Open Letter to Elizabeth Moon

Ms. Moon,

I’ve been torn about writing this.  In part because “An open letter to _____” just sounds pretentious to me.  And partly because I know there have already been twenty-four gazillion responses to your 9/11 blog post, Citizenship.

I’ve recommended your blog on multiple occasions, for your thoughtfulness and perspective.  I disagree with much of what you say in your 9/11 post, but that doesn’t change my appreciation for other things you’ve written.

That said, I strongly disagree with what you wrote about citizenship and the obligations of the Muslim community with regard to the Mosque at Ground Zero (which is, in fact, neither a Mosque nor at Ground Zero.)

I do agree with much of what you say about citizenship, and about people’s obligation and responsibility to their nation.  I would even expand that obligation to the need to contribute to the betterment of self, of family, of nation, and of the world.  (And beyond, for that matter … we are SF/F authors, after all.)

But I’m troubled by your comments on assimilation.  You say, “Groups that self-isolate, that determinedly distinguish themselves by location, by language, by dress, will not be accepted as readily as those that plunge into the mainstream.”  This conflates identity with isolation, and presumes that isolation, when it occurs, is entirely self-imposed.  But I agree with you that often groups which appear “different” are not as readily accepted.

I don’t see that as a failure of those who choose not to “assimilate.”  I see that as a failure of the rest of us to accept those who are not like us.

With regard to the community center, you said, “When an Islamic group decided to build a memorial center at/near the site of the 9/11 attack, they should have been able to predict that this would upset a lot of people.”

I suspect most Muslims in this country recognize that building a mosque (or an Islamic community center) will upset people.  Of course, most Muslims also recognize that a vocal minority of our country is upset simply by the fact that Muslims exist.  Should Muslims allow intolerance, ignorance, and hatred to dictate their actions?

What troubles me most is your commentary on citizenship, and the implication as to who is and is not deserving of such.  You use Muslim and immigrant interchangeably, as though the only Muslims in this nation are newcomers to our shores, ignoring those who have lived here and fought for this country in times of war for generations.  And then you talk about how we “let Muslims believe stuff that unfits them for citizenship.”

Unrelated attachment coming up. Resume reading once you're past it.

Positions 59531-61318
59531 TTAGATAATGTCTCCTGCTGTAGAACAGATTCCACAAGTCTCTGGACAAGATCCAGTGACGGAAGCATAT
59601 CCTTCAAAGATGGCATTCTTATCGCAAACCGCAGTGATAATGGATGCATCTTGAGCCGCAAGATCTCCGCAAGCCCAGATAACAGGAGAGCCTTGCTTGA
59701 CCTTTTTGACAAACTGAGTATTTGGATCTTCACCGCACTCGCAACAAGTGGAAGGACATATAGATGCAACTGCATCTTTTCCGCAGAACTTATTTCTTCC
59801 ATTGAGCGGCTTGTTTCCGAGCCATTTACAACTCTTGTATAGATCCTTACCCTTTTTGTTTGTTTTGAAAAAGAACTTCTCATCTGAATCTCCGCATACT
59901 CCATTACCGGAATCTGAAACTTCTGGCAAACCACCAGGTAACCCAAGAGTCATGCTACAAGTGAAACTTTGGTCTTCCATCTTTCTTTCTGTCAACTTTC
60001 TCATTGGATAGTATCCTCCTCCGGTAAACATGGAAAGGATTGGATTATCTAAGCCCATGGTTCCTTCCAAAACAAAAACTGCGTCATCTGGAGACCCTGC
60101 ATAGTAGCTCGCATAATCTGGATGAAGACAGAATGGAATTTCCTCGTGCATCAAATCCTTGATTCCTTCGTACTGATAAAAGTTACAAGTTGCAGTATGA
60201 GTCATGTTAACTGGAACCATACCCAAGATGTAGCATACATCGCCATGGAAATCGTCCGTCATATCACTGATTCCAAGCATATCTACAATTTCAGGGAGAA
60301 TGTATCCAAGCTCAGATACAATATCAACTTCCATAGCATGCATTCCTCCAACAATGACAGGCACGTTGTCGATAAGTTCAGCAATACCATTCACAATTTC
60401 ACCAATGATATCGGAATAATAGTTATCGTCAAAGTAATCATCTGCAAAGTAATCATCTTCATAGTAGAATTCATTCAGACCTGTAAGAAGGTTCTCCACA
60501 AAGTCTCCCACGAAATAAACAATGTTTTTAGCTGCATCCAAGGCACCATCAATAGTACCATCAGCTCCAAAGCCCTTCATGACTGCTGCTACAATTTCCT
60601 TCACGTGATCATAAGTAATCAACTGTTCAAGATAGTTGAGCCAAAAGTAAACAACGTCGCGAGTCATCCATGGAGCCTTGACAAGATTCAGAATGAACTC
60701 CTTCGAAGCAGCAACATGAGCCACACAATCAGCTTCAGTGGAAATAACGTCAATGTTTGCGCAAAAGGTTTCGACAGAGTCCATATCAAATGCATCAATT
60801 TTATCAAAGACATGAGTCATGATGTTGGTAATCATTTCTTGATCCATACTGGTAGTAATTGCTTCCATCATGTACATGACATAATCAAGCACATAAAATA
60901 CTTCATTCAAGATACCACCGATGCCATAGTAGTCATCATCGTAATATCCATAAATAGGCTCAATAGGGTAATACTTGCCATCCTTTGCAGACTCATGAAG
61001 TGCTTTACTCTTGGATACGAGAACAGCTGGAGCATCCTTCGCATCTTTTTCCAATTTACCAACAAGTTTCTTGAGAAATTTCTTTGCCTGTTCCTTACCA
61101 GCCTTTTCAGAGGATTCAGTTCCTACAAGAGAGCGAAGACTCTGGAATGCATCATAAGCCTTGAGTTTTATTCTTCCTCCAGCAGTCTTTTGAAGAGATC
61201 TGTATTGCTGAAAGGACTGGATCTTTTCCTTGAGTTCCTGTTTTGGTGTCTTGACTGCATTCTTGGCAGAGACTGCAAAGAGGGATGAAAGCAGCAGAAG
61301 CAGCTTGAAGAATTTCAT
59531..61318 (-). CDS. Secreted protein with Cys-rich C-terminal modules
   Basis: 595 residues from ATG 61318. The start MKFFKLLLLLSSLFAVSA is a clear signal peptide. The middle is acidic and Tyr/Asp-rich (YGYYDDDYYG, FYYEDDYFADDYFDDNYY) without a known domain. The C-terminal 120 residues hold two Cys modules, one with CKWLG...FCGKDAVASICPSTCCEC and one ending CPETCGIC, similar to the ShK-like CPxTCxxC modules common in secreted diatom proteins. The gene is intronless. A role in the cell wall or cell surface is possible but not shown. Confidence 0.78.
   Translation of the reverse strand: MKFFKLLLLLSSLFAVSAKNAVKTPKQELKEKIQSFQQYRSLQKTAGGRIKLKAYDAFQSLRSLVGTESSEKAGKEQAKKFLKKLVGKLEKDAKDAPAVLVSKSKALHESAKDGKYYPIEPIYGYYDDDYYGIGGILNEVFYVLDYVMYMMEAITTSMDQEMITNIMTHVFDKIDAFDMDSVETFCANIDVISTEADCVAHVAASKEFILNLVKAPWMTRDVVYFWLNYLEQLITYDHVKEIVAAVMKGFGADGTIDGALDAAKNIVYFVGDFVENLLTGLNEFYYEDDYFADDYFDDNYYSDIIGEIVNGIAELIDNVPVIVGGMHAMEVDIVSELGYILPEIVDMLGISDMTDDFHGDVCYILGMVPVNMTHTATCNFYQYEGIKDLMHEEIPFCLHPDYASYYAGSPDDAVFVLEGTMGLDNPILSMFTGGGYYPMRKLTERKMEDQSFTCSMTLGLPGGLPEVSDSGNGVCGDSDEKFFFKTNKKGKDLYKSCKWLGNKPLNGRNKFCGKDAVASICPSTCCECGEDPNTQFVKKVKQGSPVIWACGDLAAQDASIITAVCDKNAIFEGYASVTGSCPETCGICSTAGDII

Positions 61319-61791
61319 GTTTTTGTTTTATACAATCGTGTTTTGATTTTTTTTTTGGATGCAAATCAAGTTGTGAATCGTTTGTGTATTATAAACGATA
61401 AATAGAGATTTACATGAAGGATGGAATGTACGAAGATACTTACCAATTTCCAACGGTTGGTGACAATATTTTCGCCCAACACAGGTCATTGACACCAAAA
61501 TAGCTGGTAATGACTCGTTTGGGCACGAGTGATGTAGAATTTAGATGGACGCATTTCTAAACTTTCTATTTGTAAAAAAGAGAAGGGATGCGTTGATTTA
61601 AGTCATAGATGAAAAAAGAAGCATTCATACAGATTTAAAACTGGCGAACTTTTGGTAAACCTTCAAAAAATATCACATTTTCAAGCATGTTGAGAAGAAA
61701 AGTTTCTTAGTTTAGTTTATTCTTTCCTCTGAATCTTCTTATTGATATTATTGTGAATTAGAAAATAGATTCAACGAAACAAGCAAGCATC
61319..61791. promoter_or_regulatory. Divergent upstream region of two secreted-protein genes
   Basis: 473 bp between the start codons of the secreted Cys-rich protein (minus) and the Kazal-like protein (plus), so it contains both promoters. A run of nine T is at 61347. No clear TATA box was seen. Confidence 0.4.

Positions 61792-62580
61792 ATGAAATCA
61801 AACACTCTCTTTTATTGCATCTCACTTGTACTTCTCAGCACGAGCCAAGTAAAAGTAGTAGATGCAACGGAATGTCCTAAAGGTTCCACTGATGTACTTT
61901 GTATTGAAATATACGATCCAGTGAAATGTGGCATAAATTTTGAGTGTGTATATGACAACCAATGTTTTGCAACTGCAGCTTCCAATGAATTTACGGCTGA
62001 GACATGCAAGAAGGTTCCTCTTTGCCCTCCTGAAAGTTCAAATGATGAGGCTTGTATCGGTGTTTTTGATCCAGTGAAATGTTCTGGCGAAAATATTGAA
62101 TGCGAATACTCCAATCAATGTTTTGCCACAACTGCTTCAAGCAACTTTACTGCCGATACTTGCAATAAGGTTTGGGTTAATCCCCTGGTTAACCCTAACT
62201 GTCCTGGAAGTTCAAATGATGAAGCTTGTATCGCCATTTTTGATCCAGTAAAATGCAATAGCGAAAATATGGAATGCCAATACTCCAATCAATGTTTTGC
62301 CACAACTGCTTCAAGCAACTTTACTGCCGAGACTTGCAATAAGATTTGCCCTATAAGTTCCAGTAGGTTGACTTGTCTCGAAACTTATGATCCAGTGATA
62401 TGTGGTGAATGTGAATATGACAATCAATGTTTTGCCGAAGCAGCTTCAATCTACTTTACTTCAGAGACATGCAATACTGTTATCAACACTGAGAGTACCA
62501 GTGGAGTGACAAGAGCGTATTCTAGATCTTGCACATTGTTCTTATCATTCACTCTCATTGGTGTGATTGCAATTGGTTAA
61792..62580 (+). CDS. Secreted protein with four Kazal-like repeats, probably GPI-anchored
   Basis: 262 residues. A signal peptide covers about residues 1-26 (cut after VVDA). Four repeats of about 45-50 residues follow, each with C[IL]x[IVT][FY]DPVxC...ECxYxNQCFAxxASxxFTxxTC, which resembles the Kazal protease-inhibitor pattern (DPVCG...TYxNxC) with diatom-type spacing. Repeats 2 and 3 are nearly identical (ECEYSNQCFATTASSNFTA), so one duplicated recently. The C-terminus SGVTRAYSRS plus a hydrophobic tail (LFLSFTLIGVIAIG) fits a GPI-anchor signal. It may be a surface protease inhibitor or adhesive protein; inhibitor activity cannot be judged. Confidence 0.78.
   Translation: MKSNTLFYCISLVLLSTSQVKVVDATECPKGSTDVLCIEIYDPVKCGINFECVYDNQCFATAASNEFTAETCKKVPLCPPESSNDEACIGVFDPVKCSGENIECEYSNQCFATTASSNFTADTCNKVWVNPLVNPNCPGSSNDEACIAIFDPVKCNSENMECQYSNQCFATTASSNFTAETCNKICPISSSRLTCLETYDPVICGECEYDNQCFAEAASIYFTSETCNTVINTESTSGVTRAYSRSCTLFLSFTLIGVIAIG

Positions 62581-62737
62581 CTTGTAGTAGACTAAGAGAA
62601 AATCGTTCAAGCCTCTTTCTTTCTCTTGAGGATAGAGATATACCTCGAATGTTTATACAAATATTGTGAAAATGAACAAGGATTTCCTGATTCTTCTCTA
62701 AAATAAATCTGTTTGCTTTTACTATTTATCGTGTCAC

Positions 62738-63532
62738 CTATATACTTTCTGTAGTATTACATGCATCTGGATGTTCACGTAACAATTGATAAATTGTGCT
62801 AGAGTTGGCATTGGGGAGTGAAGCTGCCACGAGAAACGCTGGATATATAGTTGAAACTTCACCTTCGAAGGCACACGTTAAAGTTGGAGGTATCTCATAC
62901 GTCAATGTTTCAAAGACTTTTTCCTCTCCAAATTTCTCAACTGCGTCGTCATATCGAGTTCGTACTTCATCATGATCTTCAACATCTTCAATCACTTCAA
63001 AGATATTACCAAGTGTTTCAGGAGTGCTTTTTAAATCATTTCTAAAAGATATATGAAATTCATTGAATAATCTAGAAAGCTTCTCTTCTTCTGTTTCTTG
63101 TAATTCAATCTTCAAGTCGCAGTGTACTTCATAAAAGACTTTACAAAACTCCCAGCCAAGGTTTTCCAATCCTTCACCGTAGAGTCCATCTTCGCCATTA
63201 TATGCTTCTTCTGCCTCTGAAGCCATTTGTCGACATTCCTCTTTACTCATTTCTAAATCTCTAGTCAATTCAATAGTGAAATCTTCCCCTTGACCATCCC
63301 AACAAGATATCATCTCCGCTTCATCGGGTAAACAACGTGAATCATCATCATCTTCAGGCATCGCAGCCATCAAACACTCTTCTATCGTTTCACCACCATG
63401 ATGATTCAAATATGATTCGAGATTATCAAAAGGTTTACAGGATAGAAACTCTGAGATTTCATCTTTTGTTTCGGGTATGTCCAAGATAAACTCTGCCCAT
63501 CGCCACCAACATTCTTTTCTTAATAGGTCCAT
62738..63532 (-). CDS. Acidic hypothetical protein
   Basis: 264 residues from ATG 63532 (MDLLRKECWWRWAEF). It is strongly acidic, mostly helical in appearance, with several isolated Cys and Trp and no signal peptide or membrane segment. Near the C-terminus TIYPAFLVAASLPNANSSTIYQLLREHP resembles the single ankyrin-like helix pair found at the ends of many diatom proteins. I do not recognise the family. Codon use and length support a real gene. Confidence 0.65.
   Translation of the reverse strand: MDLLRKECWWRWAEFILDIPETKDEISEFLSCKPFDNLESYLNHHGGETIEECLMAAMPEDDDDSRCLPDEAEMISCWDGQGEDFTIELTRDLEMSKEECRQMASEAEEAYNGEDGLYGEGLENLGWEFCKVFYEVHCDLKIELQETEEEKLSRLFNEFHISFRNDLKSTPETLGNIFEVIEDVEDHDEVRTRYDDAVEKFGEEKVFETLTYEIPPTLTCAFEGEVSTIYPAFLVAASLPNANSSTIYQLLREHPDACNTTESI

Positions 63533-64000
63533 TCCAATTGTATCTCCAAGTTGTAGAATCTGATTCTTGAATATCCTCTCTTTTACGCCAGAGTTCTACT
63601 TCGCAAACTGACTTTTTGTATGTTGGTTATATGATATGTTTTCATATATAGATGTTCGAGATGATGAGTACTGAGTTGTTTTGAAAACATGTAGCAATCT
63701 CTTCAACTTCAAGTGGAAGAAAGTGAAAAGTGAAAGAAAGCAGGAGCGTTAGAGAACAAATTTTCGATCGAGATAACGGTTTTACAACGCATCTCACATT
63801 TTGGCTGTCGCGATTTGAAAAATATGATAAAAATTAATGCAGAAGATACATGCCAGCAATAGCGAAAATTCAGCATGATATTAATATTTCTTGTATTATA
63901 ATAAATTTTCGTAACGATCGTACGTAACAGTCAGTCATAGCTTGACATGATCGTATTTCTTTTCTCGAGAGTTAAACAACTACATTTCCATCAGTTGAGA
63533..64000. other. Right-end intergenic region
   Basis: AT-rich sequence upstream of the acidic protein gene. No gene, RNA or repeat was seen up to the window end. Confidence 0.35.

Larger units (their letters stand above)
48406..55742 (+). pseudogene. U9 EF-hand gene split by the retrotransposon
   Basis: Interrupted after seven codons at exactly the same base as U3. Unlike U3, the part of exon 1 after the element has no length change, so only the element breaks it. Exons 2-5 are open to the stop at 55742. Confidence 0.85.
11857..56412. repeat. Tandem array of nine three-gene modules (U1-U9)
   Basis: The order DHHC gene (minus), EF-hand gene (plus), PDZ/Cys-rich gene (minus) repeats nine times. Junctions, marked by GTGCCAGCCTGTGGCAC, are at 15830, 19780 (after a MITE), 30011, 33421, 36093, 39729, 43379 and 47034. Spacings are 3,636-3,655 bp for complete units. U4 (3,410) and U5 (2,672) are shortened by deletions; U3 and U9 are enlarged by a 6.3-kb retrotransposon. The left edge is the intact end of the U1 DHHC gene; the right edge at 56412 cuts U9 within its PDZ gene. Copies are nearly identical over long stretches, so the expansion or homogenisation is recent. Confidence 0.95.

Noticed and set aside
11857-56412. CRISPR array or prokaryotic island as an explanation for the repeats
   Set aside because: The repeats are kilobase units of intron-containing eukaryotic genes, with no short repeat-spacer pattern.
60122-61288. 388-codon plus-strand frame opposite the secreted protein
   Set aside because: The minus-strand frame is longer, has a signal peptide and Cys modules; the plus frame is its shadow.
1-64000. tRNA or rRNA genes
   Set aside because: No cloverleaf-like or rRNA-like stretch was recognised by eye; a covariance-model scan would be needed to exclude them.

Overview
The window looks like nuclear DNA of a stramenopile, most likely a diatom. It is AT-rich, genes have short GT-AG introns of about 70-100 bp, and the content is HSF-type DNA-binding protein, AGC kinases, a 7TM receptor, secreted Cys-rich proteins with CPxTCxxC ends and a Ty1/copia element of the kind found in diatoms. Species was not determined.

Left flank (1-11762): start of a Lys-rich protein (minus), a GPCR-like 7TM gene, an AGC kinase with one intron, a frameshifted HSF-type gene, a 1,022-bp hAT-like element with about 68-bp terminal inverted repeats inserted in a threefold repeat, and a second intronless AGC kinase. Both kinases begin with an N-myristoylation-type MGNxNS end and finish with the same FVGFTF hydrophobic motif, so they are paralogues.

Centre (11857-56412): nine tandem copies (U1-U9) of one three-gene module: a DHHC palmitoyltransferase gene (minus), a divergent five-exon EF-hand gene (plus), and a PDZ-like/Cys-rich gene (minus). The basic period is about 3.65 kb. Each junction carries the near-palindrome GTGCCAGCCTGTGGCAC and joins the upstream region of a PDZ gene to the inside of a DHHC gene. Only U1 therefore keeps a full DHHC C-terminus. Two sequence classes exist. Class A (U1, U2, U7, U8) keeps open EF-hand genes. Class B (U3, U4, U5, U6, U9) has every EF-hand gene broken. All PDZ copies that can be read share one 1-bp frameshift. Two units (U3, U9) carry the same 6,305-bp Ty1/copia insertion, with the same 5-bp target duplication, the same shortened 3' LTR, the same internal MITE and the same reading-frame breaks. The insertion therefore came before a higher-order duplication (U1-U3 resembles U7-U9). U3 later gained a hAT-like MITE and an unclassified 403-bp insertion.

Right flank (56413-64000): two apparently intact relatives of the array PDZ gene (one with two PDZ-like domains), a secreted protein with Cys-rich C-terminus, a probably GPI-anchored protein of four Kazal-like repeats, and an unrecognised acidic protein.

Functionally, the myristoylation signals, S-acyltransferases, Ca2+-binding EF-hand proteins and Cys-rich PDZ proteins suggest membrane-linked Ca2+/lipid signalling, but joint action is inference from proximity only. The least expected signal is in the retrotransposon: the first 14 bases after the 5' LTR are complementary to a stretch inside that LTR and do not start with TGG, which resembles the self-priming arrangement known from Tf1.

I would love to know what these forbidden beliefs are, and how you feel they unfit someone for citizenship.

Last week I defended the right of a U. S. citizen to spread a message I despise.  Because that’s what this country is supposed to be.  Not a land of the like-minded.  Not a land where thoughts and beliefs, religious or otherwise, disqualify one for citizenship.  But a land of disagreement.  A land that doesn’t fear difference, but celebrates it.  A land that draws strength from diversity.

We don’t always live up to those ideals.  When it comes to immigration and assimilation, we fail often.  We mock those who are different.  We pressure them to give up their history and their heritage.  We drive a wedge between children of immigrants and their families.  That is our failure, and it is unforgivable.

You mentioned the “responsibilities of citizenship in a non-Muslim country.”  But this is a Muslim country.  It is also a Jewish country.  It is an atheist country.  It is a country of Quakers and a country of Mormons, a country of Catholics and a country of Baptists.  (Even, I have no doubt, a country of Jedi.)

I believe terrorists who would attack this country should be hunted down and stopped.  I believe those whose beliefs lead them to violate the law should be punished.  But I do not believe in punishing or restricting the rights of the many for the acts of a few.  There are an estimated 600,000 Muslims living in New York City alone.  They are as American as you or I.  Not because they have been assimilated, but because this country welcomed them … even if sometimes its people do not.

You close by commenting on the responsibilities of citizenship.  I believe one of those responsibilities is to defend the principles this country stands for … even when those principles make us uncomfortable.

I don’t mean to lecture, and it’s not my intention to talk down to you or attack you, but this is (obviously) something I feel very passionately about.

You remarked in your newsgroup, “Saying anything someone doesn’t like greatly reduces their ability to read what was written.”  I suspect you will not like what I’ve written here.  I hope, when you’ve gotten a little distance from the anger and pain your post triggered, that you’ll read it anyway.  I don’t expect you to agree with everything I’ve said, but I hope you’ll consider why so many people have expressed feeling angry and hurt by your words.

Jim C. Hines